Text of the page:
Although a time of trouble was prophesied, Isaiah 31 repeats the constant theme of Isaiah by saying that Assyria will not fall by the hands of men but by the hands of the Lord.  Even though this referred to the past, it is applicable to the future.  This is why Isaiah 32 starts telling us that a king will reign in righteousness and princes will rule with justice.  God’s people will be protected and provided for.  This is a reference to the millennial reign of the Messiah.

Over the centuries, the eyes of men have been spiritually dim and their ears have been spiritually deaf.  Their hearts can’t fully comprehend knowledge and they can’t speak without stammering.  As the time of Messiah’s reign draws closer, the eyes and ears of men are being opened.  Those who are searching for truth are finding it.  People are beginning to understand knowledge and are boldly proclaiming it.  More people are coming out of pagan Christianity and becoming Torah observant — not only one by one but also in groups!

The hearts of men will be changed under Messiah’s rulership.  Oh, how I long for that time!  Those who are foolish will be seen for what they really are.  Even now they are seen as generous despite the fact that they practice ungodliness.  Some speak against the Lord and deny food for the hungry and drink for those who are thirsty.  The Lord sees that there are those who devise wicked plans.

It seems as if the Lord is showing us in Isaiah that even during Messiah’s reign, there will be some level of lawlessness.  This goes against the teaching of the Christian church.  Can this be true?  I believe so.  For now, I think it’s important for us to understand that not every evil person on the earth is going to be destroyed when Christ returns.  Those who come to fight in the battle of Armageddon will be destroyed but there will still be lawful and lawless survivors throughout the earth.  For many, the millennial reign of Messiah is the final teaching and sifting period before the final judgment at the great white throne.

Isaiah 32 shifts to the past to address complacent women.  The prophet warned them that the grape harvest would be choked out by briars and thorns because the palaces would be forsaken and the city would be deserted.  The prophet said forts and towers would become wastelands for a long time until the Spirit is poured out on them.  At that time, they would become fertile fields.  Over the centuries, there have been times in Israel where the land did not produce but when in the hands of its rightful owners it has produced abundantly.  Just think of the incredible amount of food that will be produced when Messiah reigns in Jerusalem!  At that time, justice and righteousness will prevail and result in tranquility and security forever.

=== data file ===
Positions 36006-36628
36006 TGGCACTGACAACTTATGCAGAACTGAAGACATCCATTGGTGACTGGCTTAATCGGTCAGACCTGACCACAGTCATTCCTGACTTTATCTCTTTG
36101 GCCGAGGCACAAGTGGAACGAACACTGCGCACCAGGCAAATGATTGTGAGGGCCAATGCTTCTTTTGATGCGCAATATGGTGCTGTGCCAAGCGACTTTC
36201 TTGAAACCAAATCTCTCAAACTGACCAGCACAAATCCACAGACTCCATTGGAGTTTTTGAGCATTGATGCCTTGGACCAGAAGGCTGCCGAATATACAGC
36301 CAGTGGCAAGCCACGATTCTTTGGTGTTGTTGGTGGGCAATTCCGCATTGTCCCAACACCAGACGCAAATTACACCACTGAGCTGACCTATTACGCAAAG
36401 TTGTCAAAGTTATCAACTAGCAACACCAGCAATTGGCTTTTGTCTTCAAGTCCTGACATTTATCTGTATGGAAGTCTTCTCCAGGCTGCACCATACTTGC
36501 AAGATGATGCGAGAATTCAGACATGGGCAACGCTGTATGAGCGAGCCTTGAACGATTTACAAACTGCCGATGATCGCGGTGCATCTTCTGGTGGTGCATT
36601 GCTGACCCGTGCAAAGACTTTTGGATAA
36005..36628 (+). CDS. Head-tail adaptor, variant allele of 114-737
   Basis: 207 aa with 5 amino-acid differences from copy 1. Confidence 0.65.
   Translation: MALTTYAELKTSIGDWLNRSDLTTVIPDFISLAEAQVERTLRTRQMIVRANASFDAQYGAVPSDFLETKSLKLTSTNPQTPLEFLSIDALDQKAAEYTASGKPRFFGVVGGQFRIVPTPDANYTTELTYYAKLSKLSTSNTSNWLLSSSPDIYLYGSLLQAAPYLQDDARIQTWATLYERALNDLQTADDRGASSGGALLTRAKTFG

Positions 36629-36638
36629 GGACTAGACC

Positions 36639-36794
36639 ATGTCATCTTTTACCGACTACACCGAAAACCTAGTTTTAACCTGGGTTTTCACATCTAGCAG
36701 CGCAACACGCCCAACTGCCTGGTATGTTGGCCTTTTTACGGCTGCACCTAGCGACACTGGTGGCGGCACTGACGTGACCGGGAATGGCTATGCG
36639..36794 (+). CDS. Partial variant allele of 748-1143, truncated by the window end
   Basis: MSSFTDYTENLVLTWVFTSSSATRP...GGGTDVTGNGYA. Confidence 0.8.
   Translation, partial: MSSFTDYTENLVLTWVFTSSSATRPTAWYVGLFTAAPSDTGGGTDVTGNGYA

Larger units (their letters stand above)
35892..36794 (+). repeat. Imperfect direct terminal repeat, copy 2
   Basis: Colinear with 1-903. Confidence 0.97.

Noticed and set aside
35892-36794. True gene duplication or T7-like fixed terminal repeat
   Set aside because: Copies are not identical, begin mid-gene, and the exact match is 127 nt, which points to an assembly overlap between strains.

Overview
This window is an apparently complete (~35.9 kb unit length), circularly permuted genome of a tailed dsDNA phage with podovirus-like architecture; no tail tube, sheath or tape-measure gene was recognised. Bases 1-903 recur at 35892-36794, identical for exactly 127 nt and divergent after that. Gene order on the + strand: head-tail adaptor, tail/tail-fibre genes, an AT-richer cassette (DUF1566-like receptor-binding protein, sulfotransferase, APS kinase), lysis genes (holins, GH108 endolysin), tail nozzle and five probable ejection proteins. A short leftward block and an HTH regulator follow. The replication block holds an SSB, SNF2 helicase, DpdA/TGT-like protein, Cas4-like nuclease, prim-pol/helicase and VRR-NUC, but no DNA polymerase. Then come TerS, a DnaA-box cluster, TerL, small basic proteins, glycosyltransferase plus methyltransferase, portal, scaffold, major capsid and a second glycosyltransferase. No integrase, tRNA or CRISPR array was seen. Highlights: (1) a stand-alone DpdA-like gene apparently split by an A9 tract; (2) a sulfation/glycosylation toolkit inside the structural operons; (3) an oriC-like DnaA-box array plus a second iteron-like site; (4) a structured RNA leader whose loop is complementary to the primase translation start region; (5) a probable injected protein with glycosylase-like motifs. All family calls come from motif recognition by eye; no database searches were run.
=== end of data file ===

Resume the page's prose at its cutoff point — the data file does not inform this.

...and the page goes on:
Before times of abundance, peace, and security come, times of destruction must come.  In the past, Assyria brought destruction.  In the future, the beast of Revelation and his armies will come and cause destruction. 

To understand the future, we must understand the past.  In 2 Kings 18-19, Hezekiah paid tribute to Sennacherib by giving him the gold from the doors and pillars of the temple in order to obtain peace.  This lasted for an unspecified number of years but at some point, the king of Assyria broke his treaty by sending his men with an army against Jerusalem, to King Hezekiah to extract a pledge from him.  These men threatened to destroy Jerusalem and to exile God’s people.  Hezekiah repented; he pled for mercy and deliverance from the day of trouble.

In the future, the prince of the people to come will make a treaty or covenant with God’s people [or simply strengthen (gabar) a preexisting covenant] for seven years.  This is most likely an offer of peace veiled in deception.  This seven year period is known as the 70th week (shavuah = 7 years) of Daniel (Daniel 9:27).  The latter half of the 70th week of Daniel is mentioned in Jeremiah 30:7 and is known as “Jacob’s trouble.” The “prince that is to come” will put an end to sacrifices and offerings in the middle of this shavuah.  I think it’s safe to say he will threaten to destroy Jerusalem and kill or exile God’s people so he can have Jerusalem for himself.  Scripture clearly teaches us that the desolator will exalt himself until the Lord pours out destruction on him. 

Now, let’s get back to Isaiah 32.  As I mentioned earlier, the prophet foretold of a time when the surrounding lands would suffer from devastation.  The palace would be abandoned; the land would produce thorns and briars; and the forts and towers would become wastelands.  Second Kings 19:23-24 infers this devastation was caused by Sennacherib’s men.  They cut down trees; dug and drank strange water; and dried up the brooks of defense. 

At this point in Isaiah, the Lord said He would arise and exalt Himself and force the wicked to acknowledge His strength.  The ungodly were afraid of the eternal burning which we call hell.  The prophet said the righteous would live securely with plenty of provisions; see the king in his beauty; and gaze on a land stretching into the distance.

I believe this is a description of the future more than it was of the past.  In the future, people will be begging the Lord to show them mercy and save them from the time of trouble like He did in the past.  Eventually, the Lord will respond and answer their prayers.  Never forget that even though it seems as if the prophet spoke of the past, he was also speaking of the future to us.  When that time comes, Israel’s enemies will see the Lord and fear the fires of hell.  When the Battle of Armageddon is over, I assure you, we will live securely.  We will be in awe of the Lord as we see the King in His beauty and majesty. The spoil of war will be so great that everyone will have a part of it.  Those living in the land will have their sins forgiven and not be ill.  The Lord will provide for our needs and protect us when the armies of Gog surround Jerusalem at the end of the millennial reign of the Messiah. 

As we wait for that time to come, we must study God’s word.  We must overcome translational biases, and understand the cultural and historical background of the Scripture.  We must learn how to walk out the commands of Scripture in order to be faithful to our Bridegroom.  We must pray for our deliverance and that of God’s people.